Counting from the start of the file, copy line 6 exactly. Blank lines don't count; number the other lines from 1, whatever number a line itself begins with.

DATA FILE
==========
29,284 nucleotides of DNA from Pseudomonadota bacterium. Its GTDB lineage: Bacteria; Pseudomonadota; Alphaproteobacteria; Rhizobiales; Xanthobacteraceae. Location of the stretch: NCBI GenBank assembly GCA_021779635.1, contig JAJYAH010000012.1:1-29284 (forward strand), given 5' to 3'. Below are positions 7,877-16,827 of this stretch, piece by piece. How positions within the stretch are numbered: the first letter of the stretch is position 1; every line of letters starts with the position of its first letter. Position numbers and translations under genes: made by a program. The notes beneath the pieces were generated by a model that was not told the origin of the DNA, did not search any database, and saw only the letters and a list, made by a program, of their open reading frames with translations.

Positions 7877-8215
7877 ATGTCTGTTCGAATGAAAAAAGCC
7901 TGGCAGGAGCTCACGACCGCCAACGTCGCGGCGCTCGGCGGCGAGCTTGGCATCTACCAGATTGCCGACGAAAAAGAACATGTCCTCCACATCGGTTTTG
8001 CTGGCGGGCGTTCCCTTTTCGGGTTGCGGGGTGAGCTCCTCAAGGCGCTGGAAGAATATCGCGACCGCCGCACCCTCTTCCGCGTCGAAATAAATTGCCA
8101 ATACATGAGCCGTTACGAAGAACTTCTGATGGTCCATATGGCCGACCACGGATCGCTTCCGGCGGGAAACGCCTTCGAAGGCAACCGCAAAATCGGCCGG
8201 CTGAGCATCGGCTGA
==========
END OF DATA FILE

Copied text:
8101 ATACATGAGCCGTTACGAAGAACTTCTGATGGTCCATATGGCCGACCACGGATCGCTTCCGGCGGGAAACGCCTTCGAAGGCAACCGCAAAATCGGCCGG